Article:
Various unique and interesting traditions can be found in Karangasem – Bali. One of them is a tradition characterized by vivacious heroism remaining to exist in the community until these days. The home of ‘War of Rattan’ or  “Gebug Ende” is situated at Seraya Village, the eastern tip of Bali (Karangasem regency). This eastern tip is known as the driest area in Bali and the scarcity of water is a daily problem in this area especially during the hot season. Hot season in Bali means drought in Seraya village.

The scarcity of water in this village during a long drought is solved by the performance of the Gebug Ende. This war dance is believed to bring the rain down to Seraya since the blood that is spilled by the dancers during this dance performance will appease the God, and He will bestow rain to the Seraya village.

The Gebug Ende dance derives its name from the equipment that are used in this dance. The Gebug Ende uses a one and a half meter long rattan stick as a weapon, called gebug and a shield made of cow’s hide, called ende. The Gebug Ende is a combination of dance and trial of prowess. The dance provides an image of a fight between two soldiers in the heat of battle. It is usually performed by two to sixty male dancers who dance and fight on stage in pairs. Each dancer/fighter carries a gebug (rattan stick) and an ende (shield). During the performance the two men try to beat one another with the gebug (rattan stick) while using the ende (shield) to protect themselves.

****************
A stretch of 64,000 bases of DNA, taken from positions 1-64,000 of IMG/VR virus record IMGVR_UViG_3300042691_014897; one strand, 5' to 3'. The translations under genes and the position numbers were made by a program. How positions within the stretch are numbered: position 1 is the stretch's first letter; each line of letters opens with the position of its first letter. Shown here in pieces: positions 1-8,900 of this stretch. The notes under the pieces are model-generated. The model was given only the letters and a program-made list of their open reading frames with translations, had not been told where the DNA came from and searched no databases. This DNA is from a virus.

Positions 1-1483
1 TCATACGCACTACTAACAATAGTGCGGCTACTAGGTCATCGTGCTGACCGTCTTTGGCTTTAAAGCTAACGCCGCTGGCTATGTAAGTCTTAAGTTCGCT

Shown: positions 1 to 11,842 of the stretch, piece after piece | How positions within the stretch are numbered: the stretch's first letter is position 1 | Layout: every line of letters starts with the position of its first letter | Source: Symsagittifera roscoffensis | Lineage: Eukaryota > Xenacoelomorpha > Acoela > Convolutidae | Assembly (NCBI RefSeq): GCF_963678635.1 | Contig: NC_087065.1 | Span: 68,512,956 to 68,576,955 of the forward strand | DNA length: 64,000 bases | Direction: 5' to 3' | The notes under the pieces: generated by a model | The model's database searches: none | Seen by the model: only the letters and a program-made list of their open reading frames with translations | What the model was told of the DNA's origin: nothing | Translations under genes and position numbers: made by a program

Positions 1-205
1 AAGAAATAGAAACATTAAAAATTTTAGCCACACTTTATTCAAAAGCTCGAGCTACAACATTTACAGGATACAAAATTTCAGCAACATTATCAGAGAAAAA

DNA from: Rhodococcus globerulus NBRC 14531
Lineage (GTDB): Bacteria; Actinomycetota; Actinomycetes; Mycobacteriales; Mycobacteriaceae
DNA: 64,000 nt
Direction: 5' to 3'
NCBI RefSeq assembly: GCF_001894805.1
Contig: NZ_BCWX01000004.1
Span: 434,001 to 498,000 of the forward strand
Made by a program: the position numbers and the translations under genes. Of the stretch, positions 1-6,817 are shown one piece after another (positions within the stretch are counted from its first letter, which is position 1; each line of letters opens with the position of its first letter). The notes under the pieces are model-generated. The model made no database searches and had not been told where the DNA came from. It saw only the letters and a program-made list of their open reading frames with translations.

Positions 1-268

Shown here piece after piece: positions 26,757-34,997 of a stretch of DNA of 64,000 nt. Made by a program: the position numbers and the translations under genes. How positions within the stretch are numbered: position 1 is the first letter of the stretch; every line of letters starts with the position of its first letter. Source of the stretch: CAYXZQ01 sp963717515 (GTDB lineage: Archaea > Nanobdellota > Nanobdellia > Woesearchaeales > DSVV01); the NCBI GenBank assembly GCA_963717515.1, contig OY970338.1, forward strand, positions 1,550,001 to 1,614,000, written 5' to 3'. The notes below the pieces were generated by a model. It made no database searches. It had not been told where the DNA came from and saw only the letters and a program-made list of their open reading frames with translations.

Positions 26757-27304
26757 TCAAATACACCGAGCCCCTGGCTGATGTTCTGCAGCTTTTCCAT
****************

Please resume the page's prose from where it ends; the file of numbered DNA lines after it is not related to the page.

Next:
The Gebug Ende is quite unique as it has certain rules that have to be followed by the participants. Led by a referee, known as Pakembar, and a jury known as Saya. This dance starts with two dancers standing in the middle of arena, on each side of a line that is drawn in the middle of arena, while the rest sit in a circle, cracking jokes and singing, while waiting their turn.

The pakembar (referee) gives a signal to begin the dance. The dance is come to a halt when two dancers are out of the arena. The referee stops the dance or maybe the fight and orders the dancers to stand in the middle of the arena and resume the dance. The dance is stopped when one of the dancers spills some blood to ground or if there is no blood spilled yet, the dance is stopped when the pakembar sees a sign of fatigue on the face of the dancers.

Then the pakembar will call the next men to the arena. This continues until all have had a turn. Sometimes the fight becomes very fierce and the dancers are thrown of the stage from the blows of the rattan stick. Bruises and wounds are common in this ritual. The saya (jury) does not decide which of the two contestants loses or wins the game. The spectators have the right to do so. However, the decision is usually kept in the heart of the spectators, they do not announce the winner, a simple and honest praise is the sole reward given to the winner.

The dancers obey the rules of Gebug Ende strictly. No cheating ever happens during the dance performance. Although there is no punishment for cheating but the lost of pride of the cheater in the community is the biggest punishment for every Seraya man.